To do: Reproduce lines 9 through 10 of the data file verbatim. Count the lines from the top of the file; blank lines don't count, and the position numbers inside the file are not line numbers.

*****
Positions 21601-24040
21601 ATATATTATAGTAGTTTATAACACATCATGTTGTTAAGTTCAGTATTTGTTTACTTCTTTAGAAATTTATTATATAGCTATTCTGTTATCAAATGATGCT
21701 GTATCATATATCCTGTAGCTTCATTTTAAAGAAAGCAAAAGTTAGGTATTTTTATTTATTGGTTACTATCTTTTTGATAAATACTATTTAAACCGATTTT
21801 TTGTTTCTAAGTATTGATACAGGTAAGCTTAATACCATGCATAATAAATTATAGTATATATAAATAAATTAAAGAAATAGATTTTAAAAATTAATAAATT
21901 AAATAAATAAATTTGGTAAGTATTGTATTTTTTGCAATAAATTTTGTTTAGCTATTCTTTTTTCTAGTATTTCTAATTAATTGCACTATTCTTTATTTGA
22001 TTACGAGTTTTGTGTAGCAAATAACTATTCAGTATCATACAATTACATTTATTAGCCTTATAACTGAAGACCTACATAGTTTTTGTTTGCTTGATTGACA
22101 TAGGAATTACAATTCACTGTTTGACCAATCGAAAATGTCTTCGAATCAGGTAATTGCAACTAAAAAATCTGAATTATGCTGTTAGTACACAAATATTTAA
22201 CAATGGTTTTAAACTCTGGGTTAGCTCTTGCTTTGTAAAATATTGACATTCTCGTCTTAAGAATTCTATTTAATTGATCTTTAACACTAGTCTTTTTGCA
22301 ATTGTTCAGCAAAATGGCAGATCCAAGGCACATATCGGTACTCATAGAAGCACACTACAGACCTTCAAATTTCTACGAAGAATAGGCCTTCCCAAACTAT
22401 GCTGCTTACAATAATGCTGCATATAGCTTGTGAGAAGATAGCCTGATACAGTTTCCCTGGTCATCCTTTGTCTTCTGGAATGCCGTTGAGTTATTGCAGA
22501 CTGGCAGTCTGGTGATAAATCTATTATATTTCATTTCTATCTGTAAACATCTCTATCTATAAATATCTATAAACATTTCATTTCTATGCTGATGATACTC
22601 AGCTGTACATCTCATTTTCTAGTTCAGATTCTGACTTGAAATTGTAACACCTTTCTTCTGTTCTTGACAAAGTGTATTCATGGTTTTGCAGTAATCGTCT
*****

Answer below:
22301 ATTGTTCAGCAAAATGGCAGATCCAAGGCACATATCGGTACTCATAGAAGCACACTACAGACCTTCAAATTTCTACGAAGAATAGGCCTTCCCAAACTAT
22401 GCTGCTTACAATAATGCTGCATATAGCTTGTGAGAAGATAGCCTGATACAGTTTCCCTGGTCATCCTTTGTCTTCTGGAATGCCGTTGAGTTATTGCAGA